To speak to the prose itself, I found a times it read very much like a Vampire story with Christianity tossed in to give it legs in a new market.... Not to mention the rather awkward infusion of Chapter heading scripture verses which speak to blood, the afterlife....anything to suit the author's timbre.
Take Chapter Fourteen, for example: " For the life of the flesh is in the blood; and I have given it to you upon the altar to make an atonement for your souls: for it is the blood that maketh an atonement for the soul"---Leviticus 17:11. Pretty straightforward when inserted in its original context: as re-emphasizing the Sacrifice that plays into the whole of the Christian tradition.
I honestly, as mentioned, find this a little strained and a little odd. I don't know if Christians need Vampires and I don't know if we can make the case that Vampire fiction in a Christian vein will save the worldly souls that the Evangelical publishing world wants to string into the fold....
However, there's no doubt that this is an exciting read and that the author has pushed boundaries. I commend Hatchette Books for taking this risk and I commend Viguie for boldly going into territory where I know a lot of questions will be raised.
The questions are the most important part; so is the subsequent discussion. Every popular Christian or Religious tome from The Shack to The Da Vinci Code has excelled at one thing: it has forced an open dialogue between those in favour and those against. I have a feeling that Kiss of Night, like the two aforementioned novels, will be hard to avoid. There will be no inkling of a Laodicean thought about it.... you're either in or out....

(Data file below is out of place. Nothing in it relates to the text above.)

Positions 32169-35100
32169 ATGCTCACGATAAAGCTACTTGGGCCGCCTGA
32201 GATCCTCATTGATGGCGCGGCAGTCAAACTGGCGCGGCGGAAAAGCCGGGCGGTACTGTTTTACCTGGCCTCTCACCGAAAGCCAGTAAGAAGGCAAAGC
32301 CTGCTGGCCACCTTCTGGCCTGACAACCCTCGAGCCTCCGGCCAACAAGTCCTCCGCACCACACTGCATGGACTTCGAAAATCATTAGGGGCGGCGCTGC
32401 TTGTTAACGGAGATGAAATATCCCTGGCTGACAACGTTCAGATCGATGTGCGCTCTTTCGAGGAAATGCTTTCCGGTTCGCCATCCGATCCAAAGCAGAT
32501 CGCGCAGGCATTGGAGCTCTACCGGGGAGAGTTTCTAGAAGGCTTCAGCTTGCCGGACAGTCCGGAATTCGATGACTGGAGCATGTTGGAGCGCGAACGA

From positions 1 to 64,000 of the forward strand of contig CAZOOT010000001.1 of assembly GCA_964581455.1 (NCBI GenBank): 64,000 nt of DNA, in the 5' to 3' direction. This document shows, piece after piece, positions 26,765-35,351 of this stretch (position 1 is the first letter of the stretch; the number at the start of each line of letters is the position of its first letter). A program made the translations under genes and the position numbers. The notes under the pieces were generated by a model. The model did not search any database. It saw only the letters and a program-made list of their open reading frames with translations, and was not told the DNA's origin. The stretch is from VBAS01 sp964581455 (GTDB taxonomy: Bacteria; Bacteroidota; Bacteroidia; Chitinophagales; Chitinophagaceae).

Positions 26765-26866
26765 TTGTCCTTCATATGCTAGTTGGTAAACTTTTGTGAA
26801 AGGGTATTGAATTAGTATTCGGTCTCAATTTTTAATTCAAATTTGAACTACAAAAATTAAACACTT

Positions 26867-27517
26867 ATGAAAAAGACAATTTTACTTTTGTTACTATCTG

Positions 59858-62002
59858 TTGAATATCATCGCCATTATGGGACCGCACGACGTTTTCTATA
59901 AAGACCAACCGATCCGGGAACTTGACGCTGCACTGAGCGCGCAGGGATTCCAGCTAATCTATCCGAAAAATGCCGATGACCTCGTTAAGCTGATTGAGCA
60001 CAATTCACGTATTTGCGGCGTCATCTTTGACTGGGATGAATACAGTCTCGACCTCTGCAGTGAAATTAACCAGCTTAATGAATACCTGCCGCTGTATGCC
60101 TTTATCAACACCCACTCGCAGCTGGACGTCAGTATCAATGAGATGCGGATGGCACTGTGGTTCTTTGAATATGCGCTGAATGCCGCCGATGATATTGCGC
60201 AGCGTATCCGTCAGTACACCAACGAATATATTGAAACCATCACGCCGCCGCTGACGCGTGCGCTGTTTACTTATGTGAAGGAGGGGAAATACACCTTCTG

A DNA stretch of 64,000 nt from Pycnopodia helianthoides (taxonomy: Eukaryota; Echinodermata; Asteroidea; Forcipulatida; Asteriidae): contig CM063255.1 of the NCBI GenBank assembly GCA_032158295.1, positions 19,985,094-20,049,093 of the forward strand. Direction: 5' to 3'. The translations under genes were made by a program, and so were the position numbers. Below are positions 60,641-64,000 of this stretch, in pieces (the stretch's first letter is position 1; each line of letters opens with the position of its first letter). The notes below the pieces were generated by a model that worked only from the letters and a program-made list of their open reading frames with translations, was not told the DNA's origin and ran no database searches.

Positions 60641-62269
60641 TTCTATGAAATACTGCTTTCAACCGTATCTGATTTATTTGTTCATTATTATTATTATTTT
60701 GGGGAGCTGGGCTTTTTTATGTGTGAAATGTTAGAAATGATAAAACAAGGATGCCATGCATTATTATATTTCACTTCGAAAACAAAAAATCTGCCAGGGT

You won't be either if you don't at least give this book a closer look. I feel it is an important work because it proves, as mentioned earlier, that Christians are invested in emulating trends... even if it means dappling into dark territory much scorned by our tradition for years.
I recognize that this review did not speak to specific plot points in the novel, or to Raphael and Susan's story; but I think it holds enough twists and surprises to intrigue you when you experience it for yourself. Rather, I wanted to use this space to raise questions about this bold foray in fiction and to encourage you as a faith-based reader ( or non-faith based reader) to explore this nearly unchartered territory. I will say this, I loved the Crusades backstory and the haunting and hallowed landscape of eerie Prague...
You should visit the author's website to learn more about this and some of her other titles
If you tweet, or are an active member of TWITTER, please note there will be a Twitter book Party for this title on OCTOBER 7. Use hashtag #kissofnight to join the discussion.
OTHER BLOGGERS featured in this book tour include:
Make sure to check out these blogs for their opinions on this unique read! As for my copy, I'm passing it on to my friend Blake--- who may or may not yet believe that Christian Vampire fiction ACTUALLY exists ;)
This book is the first in a trilogy
My thanks to Hatchette Book Group for my review copy